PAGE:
Viewers tuning into Netflix on March 31 for Murder Mystery 2, starring Adam Sandler and Jennifer Aniston, can reasonably expect certain things, since the movie is one of Sandler’s many Happy Madison productions for the streaming service. Obviously, Sandler once again plays a just-plain-folks type who accidentally winds up in the lap of luxury. Of course the ensemble includes thinly drawn supporting characters who exist primarily so Sandler and his latest on-screen wife can take cheap shots at their transparently bad (or just odd) behavior. As usual, the plotting has a ramshackle quality, possibly imposed by Sandler and his Happy Madison staffers.
To these routines, Murder Mystery 2 adds further sequel-related certainties: Once again, Nick Spitz (Sandler) and his wife, Audrey (Aniston), bicker and solve a crime while on vacation. (Though if you assume the central crime will be an actual murder mystery, you have either not given Happy Madison enough credit, or given it far too much.) Anyone who saw 2019’s Murder Mystery will know what they’re getting into. The one surprise: At this point, the baseline for Sandler’s routine comedies has been moved up several notches.
Sandler’s relationship with Netflix didn’t start out this way. Hopes that he might use his long-term deal with the streamer to get out of his 2010s-era rut were dashed when his 2015 movie The Ridiculous 6, a longtime dream-project Western, was just as slipshod and crudely conceived as the likes of 2013’s big-studio release Grown Ups 2. His follow-up, the 2016 Netflix movie The Do-Over — a weirdly violent buddy comedy with David Spade — mostly felt like a listless exercise in both men really missing their late pal Chris Farley.
But a few years into his first Netflix pact, Sandler’s broad comedies started to show signs of genuine effort. 2018’s The Week Of is one of his best comedies ever, and 2022’s Hustle is a grounded sports dramedy with barely any shtick. Is he putting more thought into his day job, emboldened by his work for directors like Noah Baumbach (The Meyerowitz Stories) and the Safdie brothers (Uncut Gems)? Or did he simply get as bored of making boilerplate Happy Madison movies as he looked on screen? Reasons aside, it seems like Sandler’s comedic instincts have been sharpened, and Murder Mystery 2 is convincing evidence — not because it’s one of his best projects, but because it isn’t, yet it still manages to be a pretty good time.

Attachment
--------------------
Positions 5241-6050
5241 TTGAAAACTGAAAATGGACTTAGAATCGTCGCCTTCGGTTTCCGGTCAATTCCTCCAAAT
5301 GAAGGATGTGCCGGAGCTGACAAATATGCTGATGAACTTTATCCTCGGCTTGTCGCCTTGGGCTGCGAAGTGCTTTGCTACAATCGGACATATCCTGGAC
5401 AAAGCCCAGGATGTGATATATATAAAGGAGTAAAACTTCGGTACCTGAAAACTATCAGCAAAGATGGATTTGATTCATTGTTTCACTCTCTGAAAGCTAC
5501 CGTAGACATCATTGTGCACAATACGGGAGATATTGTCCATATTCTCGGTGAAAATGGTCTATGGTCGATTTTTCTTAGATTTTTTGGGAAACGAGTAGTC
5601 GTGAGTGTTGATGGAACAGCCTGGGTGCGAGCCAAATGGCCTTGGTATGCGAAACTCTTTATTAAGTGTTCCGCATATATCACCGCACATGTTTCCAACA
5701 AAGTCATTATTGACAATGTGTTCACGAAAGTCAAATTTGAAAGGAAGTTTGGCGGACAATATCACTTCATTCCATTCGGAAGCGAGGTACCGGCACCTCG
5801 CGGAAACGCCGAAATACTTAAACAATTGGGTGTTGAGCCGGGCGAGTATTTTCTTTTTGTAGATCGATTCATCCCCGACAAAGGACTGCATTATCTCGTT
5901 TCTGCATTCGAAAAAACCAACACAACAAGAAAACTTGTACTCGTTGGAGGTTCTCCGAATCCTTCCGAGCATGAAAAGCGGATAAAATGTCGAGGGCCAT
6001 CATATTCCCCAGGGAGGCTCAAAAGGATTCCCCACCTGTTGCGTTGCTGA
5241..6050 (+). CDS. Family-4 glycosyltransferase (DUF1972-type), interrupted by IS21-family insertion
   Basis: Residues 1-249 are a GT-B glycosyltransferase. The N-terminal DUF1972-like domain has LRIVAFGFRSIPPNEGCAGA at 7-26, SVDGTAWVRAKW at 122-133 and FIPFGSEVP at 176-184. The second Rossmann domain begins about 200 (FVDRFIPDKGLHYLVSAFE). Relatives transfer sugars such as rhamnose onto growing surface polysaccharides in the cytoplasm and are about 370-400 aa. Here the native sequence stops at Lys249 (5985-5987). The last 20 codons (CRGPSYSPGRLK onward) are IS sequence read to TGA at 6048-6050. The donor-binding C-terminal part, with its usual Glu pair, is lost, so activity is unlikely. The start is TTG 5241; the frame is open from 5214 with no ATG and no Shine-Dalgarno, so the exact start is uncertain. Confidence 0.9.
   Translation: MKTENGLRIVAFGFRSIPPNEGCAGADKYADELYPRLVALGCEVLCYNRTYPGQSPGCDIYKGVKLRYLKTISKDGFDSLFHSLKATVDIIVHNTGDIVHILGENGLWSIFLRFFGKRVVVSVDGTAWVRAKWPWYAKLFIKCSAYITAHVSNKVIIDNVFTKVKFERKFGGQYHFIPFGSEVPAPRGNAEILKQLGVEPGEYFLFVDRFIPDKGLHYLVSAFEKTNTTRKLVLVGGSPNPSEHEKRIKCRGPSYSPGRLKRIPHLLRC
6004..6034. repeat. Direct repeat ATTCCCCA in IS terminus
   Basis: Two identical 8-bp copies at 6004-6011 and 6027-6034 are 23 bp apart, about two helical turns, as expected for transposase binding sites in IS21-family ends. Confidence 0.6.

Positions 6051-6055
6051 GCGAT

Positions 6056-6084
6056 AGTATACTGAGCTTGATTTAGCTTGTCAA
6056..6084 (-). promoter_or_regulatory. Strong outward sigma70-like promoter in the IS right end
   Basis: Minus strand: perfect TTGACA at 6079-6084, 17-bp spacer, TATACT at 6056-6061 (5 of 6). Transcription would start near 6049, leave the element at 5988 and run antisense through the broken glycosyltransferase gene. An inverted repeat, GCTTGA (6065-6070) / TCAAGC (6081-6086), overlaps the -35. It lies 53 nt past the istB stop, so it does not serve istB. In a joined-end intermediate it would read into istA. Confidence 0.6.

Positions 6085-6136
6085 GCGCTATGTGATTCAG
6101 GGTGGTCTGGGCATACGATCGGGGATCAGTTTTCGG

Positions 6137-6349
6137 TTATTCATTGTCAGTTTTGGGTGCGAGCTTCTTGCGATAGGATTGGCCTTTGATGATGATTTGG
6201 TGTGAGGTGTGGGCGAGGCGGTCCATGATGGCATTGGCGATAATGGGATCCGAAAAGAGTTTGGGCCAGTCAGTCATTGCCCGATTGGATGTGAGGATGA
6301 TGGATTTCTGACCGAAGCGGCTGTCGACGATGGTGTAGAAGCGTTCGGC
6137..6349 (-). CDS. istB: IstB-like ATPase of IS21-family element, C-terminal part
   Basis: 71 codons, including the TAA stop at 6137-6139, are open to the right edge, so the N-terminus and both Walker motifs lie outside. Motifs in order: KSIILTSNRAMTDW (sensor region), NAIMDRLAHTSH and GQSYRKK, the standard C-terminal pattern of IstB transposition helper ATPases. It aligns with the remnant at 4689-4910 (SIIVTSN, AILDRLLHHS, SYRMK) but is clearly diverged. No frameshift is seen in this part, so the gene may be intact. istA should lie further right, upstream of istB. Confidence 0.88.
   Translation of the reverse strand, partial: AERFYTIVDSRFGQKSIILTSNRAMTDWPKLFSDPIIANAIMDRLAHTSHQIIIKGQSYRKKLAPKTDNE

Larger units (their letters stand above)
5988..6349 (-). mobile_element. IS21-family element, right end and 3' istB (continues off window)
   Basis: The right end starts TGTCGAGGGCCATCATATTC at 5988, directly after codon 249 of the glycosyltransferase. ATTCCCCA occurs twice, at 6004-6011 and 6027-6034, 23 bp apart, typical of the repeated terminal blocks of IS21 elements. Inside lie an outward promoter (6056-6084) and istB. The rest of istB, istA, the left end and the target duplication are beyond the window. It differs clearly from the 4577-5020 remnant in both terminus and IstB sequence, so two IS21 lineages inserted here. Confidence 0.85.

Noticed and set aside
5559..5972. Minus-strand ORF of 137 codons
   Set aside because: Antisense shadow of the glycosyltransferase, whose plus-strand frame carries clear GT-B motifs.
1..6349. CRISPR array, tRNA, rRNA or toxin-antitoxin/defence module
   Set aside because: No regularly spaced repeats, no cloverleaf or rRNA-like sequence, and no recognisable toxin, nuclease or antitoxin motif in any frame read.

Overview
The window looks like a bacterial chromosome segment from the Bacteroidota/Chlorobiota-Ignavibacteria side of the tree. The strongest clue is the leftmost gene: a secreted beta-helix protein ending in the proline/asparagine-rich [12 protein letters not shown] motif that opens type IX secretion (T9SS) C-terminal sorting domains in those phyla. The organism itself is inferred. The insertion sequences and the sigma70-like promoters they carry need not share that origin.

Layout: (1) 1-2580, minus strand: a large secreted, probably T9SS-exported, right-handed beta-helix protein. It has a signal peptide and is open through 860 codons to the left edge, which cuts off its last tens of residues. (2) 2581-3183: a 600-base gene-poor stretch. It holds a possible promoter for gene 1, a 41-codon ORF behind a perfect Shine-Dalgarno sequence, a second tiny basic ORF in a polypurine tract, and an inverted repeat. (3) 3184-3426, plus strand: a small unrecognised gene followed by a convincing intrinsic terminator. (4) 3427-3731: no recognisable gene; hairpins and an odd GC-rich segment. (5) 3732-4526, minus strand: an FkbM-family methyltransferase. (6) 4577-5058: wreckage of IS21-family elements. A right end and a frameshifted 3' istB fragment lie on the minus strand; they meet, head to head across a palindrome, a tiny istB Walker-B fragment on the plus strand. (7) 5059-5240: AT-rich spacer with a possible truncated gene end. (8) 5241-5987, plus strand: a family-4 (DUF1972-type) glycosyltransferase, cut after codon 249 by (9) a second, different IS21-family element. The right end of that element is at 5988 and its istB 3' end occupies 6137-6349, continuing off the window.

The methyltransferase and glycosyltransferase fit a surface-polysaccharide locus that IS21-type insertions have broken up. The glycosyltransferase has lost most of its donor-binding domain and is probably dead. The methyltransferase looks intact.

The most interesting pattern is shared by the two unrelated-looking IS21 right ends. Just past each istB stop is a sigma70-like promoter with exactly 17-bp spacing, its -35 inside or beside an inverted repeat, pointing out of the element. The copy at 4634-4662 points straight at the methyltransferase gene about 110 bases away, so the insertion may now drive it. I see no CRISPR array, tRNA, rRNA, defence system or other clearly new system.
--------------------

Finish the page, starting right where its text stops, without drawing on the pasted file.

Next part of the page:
The movie starts with clear signs of postproduction tinkering. Out-of-nowhere voice-over fills the audience in on the central couple’s background from Murder Mystery: On a long-delayed vacation, retired cop Nick and hairdresser Audrey stumbled upon a Death on the Nile-style murder on a yacht, and though they were initially suspected of committing that murder, they wound up cracking the case instead. This catch-up is cut together with bits and pieces explaining what happened next. Since their first European adventure, Nick and Audrey have opened their own private detective agency, and business is not going well, as illustrated by scraps of a sequence where they investigate a husband’s infidelity and find out he was just planning a surprise party for his wife.
This opening feels like director Jeremy Garelick is hastily salvaging at least 10 minutes’ worth of cut footage from the previous movie, largely because it includes some sellable Sandler/Aniston antics and a familiar face. (Annie Mumolo from Barb and Star Go to Vista Del Mar, playing the not-actually-spurned wife.) Yet even this clumsy attempt to get to the point shows some care; plenty of Sandler’s comedies have been allowed to laze toward the two-hour mark, while someone had the good sense to make sure that Murder Mystery 2 runs a cool 90 minutes.
Soon enough, Nick and Audrey are attending the lavish wedding of the maharajah (Adeel Akhtar) they met in the previous film. And soon enough, there’s a dead body in their midst, this time followed by a kidnapping. Suspects include fabulously wealthy characters played by an international cast including Mélanie Laurent, Jodie Turner-Smith, Kuhoo Verma, Enrique Arce, and John Kani (returning from the first movie).